This week my family and I have all been fighting some wretched kind of food poisoning. All day on Monday I felt queasy and, as a result, ate very little. Just as we were putting the kids to bed, the sickness overwhelmed me and I bolted for the bathroom.
Bedtime for the girls is my game. I love praying with them, reading them bedtime stories, and singing them a lullaby or two (or three, or four, depending on how generous I’m feeling). But Monday night that just wasn’t going to happen. I was so ill I couldn’t even nurse the baby to sleep. Instead, wracked with illness, I sat in the bathroom and listened to her cry (it was probably only a minute or two, but it might as well have been an hour). My husband took the reigns and got them both to sleep.
As I crawled into bed I vividly remember thinking, “I’m so glad our kids have never been sick like this. That would just be the worst.” Stupid, stupid thought. Right around midnight I woke up to head back to the bathroom when I heard my husband rush in to tend to our oldest…and then run to fetch her her own bucket.
Okay, enough about the nastiness.
The point is, I had to let go. I was barely physically able to tend to myself, much less anyone else. My husband wonderfully, incredibly cared for not only me, but our oldest child as well, letting her fall asleep on him.
As moms we tend to think we are the only ones who can do it. So many times that night I would think of something that Anthony should do that might help our daughter, but I was too weak to call him and share with him my ideas. Nonetheless, within minutes of me thinking of things, he’d do them for her. I knew my husband could and would care for her as lovingly and patiently as he was caring for me. But at the same time there was something utterly heartbreaking about hearing her cry and knowing that I wasn’t strong enough to help her.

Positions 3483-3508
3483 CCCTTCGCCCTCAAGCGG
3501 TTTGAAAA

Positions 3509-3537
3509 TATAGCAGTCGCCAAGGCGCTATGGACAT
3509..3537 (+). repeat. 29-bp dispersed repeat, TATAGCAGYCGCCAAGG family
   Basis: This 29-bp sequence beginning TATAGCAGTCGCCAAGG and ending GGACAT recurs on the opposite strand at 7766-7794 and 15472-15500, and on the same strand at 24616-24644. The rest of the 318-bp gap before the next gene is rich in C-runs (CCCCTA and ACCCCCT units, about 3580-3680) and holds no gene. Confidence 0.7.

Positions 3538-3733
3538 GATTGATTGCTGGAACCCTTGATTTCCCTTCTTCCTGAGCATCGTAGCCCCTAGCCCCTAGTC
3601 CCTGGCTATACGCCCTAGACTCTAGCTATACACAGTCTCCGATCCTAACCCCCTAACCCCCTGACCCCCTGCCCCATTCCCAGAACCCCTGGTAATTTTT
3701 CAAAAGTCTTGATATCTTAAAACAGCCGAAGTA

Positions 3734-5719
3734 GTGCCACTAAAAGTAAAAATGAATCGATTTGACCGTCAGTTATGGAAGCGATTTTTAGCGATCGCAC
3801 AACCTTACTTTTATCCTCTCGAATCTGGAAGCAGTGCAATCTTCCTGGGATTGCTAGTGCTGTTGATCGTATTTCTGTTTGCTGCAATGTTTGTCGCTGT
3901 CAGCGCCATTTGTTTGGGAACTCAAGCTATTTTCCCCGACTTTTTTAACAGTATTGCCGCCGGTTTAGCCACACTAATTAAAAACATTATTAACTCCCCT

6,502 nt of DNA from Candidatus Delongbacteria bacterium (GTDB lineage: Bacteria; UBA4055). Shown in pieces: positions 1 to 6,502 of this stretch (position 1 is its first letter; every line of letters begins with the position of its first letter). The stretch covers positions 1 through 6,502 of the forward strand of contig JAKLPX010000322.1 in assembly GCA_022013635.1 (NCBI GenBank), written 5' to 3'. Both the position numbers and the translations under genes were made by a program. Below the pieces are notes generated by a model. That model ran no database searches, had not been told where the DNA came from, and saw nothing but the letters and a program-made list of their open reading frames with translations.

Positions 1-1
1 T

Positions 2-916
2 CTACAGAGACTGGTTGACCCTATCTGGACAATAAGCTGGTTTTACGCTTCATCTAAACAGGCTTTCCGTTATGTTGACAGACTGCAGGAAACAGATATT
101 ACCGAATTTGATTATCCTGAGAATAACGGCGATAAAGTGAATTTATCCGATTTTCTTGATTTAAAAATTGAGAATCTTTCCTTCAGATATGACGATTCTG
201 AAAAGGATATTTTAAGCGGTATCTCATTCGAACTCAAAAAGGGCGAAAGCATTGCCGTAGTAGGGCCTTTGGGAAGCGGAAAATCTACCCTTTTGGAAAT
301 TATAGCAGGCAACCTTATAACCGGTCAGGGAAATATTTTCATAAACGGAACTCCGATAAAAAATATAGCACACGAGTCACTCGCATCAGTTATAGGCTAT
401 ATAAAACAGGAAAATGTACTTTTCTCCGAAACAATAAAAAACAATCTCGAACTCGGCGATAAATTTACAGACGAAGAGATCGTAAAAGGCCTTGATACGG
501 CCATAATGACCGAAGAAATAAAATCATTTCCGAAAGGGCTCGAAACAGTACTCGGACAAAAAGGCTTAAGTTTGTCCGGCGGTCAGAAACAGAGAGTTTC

I have a sinking feeling that’s a preview of days to come in motherhood: something will come along that will make our girls cry for one reason or another and I’ll be powerless to stop it. If that night taught me anything, it is this: I can always pray. I had to let go of my desire to push through my own illness to help my daughter and instead let my husband tend to her. All I could do was pray, let go, and trust that everything would turn out okay, that the sun would still rise, whether I was able to help or not.*
*it sounds pretty prideful, I know. Maybe it is my own pride, but I really do think sometimes as mothers we run the risk of thinking that things can’t or won’t get done without us. It simply isn’t true and it is okay – good, healthy, even – to ask for help, to admit it is all too much for us, and to lean on others. We are made out of relationship – the Father, the Son, and the Holy Spirit – and therefore we are made for relationship, for community.
…and for the record, it did turn out okay. In typical toddler fashion, my daughter explained the whole ordeal to me the next morning as if it was some grand adventure she got to embark on. She even bragged about how wonderful her dad was to her and the special treatment she got from him. 🙂